One of our main goals at TKG is to make the process of applying to college less stressful. We don’t like it when things are left unclear, and SAT 2 requirements often fall under that category.
We recently received the following email:
Subject: Book recommendation request for International Studies
Message: Hi, I'm interested in international studies and business/economics. Do you have any book recommendations that combine these two, that will look good on a college application?
As we’ve stated before, we do our best to answer the emails we receive from our readers. Recently, we wrote a blog post titled “Which Ivy League Should I Go To?” and in that post we kindly requested that our readers stop asking both that question, and variants of it. If you’re a regular reader of our blog, you should know that we do not subscribe to the theory that everyone needs to go to an Ivy League school.
Whether or not the colleges you apply to should look at your social media has recently become a heavily discussed topic. As that debate rages on, we wanted to find out whether or not they actually do look at it. So, we called colleges. A lot of them. And the general consensus turned out to be quite logical and uncomplicated.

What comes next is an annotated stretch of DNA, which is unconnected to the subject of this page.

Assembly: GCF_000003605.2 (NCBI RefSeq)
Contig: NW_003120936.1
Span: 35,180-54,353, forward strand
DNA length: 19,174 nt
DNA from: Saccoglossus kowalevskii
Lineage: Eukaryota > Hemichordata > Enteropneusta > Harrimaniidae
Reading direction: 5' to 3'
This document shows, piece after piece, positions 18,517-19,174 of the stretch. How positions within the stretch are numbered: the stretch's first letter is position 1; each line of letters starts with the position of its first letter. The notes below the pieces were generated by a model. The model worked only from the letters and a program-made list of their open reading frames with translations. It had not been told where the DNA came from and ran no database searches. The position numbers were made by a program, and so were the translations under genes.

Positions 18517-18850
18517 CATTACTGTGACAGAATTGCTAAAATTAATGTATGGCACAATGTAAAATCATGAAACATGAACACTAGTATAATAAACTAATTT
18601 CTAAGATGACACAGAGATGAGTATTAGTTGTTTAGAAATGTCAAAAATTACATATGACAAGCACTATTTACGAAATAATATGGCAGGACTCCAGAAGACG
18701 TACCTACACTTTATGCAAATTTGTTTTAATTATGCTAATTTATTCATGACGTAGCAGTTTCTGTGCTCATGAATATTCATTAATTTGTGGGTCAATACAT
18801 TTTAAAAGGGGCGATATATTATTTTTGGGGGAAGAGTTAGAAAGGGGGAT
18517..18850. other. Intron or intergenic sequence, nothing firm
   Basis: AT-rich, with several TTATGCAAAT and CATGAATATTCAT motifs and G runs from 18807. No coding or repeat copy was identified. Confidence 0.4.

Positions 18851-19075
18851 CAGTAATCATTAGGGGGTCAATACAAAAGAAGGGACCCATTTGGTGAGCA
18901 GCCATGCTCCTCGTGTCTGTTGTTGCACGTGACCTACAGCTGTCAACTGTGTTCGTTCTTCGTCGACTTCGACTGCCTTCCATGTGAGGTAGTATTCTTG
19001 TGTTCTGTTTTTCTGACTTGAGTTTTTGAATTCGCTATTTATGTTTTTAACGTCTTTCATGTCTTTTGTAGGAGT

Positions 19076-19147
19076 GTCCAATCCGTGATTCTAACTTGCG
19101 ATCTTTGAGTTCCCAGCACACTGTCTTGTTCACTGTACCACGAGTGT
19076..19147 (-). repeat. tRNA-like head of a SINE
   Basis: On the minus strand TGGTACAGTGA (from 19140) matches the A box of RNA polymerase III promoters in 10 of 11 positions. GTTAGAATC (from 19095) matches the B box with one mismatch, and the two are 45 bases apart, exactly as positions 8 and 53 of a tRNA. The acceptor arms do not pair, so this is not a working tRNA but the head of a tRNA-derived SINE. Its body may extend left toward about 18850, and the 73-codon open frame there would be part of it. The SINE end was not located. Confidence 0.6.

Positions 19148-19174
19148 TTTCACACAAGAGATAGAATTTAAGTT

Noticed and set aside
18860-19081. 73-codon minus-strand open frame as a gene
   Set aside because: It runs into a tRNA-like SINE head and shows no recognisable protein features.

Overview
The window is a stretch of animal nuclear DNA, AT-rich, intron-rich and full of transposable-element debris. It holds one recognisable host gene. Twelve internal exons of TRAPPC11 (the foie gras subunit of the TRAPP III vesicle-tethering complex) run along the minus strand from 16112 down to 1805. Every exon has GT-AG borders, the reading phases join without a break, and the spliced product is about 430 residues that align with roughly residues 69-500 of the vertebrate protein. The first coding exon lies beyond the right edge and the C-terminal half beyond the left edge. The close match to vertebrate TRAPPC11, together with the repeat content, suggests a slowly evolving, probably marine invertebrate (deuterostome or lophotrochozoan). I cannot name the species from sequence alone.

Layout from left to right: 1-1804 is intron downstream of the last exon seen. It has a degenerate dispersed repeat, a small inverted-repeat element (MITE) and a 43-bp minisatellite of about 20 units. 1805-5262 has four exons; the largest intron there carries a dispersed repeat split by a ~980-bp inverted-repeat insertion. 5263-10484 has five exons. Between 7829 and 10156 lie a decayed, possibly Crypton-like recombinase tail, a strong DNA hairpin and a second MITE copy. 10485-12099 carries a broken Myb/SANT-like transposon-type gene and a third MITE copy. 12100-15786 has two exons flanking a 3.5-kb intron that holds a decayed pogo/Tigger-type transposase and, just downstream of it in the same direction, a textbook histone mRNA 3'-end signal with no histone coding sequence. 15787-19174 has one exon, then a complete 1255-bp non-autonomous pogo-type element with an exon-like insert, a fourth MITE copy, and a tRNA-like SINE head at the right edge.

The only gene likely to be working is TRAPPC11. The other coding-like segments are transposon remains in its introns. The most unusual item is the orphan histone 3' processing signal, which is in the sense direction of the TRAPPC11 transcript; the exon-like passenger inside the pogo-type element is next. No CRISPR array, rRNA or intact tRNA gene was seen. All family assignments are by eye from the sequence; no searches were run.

Choosing a major to write about in your college applications is important, but we’ll get to that in a moment. What’s way more important to understand is that it’s completely, totally, absolutely normal to not know what you want to do with the rest of your life. At 17 or 18, it’s rare to have everything figured out. It’s rare to have everything figured out, ever. You might have goals and ideas, and those goals and ideas might change more than once. That’s fine, too. Most of the students we work with panic when they tell them they have to choose a major before writing their supplement, so you’re not alone if trying to choose yours is causing you stress. We understand how scary it sounds, but it’s an effective application strategy and there are multiple reasons why:
We get this question a lot, and there is no one size fits all answer here. We understand that at its core, what this question really asks is how students can best position themselves to get into college. The truth is that there is no one club that sends your application straight to the accepted pile.
Subject: College choice
Message: Hi! I’ve read your website and it seems like you’ve helped a ton of people get direction on their university choice. I was wondering if you could help me out too? I really have no idea where I want to go and I’m in my senior year of high school. I want to get into one of the Ivy’s but I don’t know particularly why or which one.